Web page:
Iran’s Membership to the SCO and what it entails?

 By Dr. Manjari Singh

Having applied for full membership 15 years back, Iran is set to sign a Memorandum of Understanding to become a permanent member of the Shanghai Cooperation Organisation (SCO) in its 22nd summit meeting being held during 15-16 September.[i] While its application for full membership was accepted last year, the formalisation process will begin this year onwards. Interestingly, this is also the time when the US and Iran are discussing the fate of the latter’s nuclear deal, which was stalled since May 2018 when the US withdrew from the Joint Comprehensive Plan of Action (JCPOA).

Being at crossroads with both Russia and China, it is apparent that the US will be watchful of Iran’s admission to the Eurasian Organisation headquartered at Beijing. It is noteworthy that the US faces congressional resistance on revising the nuclear deal with Iran and one of the many demands raised is that the latter limits its engagement with Beijing especially with regard to military cooperation and excessive funding.[ii] Under such domestic scrutiny, it is apparent that Iran’s approval for permanent membership to the SCO will have certain implications on its ongoing revival of the nuclear deal. In such circumstances, Iran is likely to be careful to not rub off the US the wrong way.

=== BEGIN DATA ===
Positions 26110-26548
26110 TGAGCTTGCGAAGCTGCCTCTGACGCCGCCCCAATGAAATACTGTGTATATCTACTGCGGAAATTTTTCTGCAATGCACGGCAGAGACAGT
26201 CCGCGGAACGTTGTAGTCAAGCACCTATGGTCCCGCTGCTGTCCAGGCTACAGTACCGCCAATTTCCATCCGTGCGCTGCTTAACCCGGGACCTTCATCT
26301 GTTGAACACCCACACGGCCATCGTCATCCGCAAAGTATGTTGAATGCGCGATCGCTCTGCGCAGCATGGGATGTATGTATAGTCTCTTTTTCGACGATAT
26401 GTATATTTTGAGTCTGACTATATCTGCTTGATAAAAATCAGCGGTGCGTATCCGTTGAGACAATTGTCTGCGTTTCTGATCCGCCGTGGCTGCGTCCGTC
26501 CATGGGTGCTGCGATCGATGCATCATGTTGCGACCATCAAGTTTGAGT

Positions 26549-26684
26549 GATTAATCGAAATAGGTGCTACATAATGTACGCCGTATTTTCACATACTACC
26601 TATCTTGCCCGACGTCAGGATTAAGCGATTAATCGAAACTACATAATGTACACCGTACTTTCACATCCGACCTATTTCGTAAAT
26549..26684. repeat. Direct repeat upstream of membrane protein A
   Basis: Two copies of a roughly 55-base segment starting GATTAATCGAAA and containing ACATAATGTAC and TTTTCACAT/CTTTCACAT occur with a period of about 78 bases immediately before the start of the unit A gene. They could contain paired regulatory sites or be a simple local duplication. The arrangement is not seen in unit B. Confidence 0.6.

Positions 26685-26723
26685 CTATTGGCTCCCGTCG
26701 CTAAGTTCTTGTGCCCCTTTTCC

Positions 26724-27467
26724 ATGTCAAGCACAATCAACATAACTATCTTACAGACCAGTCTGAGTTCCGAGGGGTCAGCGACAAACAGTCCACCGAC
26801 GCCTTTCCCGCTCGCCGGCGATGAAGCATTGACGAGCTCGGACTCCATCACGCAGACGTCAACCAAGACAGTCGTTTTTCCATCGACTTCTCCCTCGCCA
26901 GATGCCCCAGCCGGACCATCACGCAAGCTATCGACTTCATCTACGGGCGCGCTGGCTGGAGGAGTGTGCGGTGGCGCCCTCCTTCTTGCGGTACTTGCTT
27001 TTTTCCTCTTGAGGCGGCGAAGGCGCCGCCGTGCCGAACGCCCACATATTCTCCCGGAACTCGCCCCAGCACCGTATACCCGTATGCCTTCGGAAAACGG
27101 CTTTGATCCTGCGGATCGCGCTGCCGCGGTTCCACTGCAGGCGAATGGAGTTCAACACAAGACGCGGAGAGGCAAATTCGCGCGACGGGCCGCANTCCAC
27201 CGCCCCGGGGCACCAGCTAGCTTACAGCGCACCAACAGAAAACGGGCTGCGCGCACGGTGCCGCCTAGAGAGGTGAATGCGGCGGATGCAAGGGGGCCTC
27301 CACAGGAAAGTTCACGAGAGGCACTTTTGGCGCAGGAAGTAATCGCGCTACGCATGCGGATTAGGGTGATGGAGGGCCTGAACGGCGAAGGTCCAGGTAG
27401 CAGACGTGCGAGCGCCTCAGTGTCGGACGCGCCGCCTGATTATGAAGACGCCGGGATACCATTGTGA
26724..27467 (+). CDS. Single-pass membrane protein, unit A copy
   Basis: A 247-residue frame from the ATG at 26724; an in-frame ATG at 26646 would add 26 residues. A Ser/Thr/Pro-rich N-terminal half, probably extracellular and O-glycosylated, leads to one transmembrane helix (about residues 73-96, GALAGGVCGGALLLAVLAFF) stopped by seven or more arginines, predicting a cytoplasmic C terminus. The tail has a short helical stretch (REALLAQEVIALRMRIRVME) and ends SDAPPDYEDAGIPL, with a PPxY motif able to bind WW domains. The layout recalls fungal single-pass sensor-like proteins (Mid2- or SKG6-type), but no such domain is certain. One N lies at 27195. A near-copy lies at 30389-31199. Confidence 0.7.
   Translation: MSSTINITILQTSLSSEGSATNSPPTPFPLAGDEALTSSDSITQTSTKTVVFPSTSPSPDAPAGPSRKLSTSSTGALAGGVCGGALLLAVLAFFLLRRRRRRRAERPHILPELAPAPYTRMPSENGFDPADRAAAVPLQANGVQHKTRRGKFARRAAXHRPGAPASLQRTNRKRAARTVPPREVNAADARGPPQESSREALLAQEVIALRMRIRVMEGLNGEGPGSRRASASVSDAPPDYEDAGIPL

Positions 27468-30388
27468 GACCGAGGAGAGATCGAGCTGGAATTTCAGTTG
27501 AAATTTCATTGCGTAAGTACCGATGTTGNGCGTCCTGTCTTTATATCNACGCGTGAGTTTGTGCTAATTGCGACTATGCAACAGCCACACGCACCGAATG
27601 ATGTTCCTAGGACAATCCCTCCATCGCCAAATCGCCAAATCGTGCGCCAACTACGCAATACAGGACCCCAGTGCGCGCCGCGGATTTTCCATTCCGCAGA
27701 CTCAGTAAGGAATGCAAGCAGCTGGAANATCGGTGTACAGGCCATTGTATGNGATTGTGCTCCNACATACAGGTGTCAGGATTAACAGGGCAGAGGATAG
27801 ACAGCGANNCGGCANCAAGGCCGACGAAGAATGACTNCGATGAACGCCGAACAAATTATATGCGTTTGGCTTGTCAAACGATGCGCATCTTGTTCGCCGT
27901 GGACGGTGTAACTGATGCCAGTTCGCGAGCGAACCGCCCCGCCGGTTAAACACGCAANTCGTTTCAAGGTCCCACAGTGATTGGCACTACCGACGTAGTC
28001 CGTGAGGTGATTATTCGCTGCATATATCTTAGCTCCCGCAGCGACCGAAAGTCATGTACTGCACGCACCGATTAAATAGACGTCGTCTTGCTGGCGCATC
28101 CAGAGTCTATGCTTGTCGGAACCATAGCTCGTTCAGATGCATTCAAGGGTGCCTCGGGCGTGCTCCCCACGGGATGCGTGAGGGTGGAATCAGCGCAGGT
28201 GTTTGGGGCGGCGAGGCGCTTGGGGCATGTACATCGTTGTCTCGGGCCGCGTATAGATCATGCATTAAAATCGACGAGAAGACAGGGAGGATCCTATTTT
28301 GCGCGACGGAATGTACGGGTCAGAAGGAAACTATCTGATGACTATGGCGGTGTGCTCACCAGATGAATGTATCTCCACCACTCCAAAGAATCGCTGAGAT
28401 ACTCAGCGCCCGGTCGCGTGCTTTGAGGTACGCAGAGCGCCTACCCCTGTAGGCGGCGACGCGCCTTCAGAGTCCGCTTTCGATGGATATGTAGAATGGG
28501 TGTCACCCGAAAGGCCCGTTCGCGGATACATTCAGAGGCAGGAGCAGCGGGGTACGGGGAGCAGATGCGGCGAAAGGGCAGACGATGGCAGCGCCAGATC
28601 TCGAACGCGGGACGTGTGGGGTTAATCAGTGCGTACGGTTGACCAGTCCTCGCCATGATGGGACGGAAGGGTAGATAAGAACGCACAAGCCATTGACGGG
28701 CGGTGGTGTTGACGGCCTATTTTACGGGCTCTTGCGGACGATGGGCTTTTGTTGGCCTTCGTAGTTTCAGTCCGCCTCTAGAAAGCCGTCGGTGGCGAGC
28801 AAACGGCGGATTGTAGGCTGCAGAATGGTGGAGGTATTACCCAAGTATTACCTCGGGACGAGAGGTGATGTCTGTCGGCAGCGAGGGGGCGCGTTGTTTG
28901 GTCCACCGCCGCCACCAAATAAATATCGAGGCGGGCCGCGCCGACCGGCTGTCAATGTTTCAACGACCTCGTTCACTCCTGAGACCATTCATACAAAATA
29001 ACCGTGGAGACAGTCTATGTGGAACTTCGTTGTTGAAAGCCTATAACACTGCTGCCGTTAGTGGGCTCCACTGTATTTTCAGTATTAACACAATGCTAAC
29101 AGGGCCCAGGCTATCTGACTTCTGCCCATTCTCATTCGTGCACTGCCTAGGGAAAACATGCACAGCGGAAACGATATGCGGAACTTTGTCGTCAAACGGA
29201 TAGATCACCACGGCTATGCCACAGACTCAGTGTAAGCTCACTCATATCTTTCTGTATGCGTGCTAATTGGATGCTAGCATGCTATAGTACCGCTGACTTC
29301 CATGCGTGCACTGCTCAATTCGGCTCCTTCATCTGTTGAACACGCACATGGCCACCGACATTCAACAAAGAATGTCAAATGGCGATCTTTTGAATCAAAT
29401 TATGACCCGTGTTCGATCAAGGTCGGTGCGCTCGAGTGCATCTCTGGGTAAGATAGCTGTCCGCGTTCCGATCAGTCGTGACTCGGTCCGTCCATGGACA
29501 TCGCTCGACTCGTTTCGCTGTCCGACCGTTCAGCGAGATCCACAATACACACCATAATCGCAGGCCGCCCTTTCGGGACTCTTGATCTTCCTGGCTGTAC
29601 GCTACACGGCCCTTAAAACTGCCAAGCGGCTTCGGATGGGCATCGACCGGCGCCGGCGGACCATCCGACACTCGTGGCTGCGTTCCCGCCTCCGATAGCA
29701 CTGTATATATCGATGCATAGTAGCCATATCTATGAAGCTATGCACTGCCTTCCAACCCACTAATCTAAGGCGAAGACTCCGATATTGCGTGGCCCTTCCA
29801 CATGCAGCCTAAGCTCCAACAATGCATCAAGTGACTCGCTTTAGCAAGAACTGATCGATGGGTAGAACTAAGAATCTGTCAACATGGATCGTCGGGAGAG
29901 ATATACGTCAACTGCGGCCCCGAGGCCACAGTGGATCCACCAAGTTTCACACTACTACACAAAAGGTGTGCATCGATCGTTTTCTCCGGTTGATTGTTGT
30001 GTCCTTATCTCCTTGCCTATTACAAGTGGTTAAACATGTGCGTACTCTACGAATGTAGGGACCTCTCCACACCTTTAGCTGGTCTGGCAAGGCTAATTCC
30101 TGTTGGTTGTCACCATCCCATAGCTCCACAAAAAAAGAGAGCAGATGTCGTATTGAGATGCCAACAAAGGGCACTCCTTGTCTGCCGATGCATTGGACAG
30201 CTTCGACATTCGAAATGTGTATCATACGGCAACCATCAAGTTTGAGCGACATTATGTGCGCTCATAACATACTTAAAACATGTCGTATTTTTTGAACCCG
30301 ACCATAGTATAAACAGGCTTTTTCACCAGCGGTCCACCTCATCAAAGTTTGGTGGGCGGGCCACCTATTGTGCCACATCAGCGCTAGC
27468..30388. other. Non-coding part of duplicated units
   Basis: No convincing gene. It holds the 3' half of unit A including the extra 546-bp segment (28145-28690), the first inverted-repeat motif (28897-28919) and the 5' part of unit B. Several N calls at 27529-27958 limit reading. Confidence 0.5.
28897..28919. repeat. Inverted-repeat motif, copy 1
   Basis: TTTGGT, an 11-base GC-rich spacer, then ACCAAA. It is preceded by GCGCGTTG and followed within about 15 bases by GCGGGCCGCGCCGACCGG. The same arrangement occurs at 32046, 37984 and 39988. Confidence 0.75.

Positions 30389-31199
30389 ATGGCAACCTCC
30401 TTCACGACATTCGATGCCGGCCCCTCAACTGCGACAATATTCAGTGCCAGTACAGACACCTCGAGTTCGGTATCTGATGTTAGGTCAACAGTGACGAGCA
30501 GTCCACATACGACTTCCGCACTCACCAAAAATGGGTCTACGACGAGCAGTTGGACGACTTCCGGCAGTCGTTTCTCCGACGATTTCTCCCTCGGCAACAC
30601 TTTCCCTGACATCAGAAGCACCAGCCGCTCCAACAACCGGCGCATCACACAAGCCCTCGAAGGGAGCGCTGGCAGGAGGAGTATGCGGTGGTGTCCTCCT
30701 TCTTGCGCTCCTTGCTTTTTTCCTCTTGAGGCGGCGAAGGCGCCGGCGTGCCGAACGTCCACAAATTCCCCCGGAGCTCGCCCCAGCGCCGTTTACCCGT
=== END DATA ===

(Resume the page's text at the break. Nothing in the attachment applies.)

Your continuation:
While one may argue that Tehran’s inclusion to the Eurasian grouping may not be as controversial as it is speculated given that India is also part of the same organisation. However, Iran is not India! The latter is known for its non-aligned foreign policy since its independence which later culminated into strategic autonomy. Being the proponent for a middle path, India has not antagonised either of the blocs but has maintained a balancing act vis-à-vis both.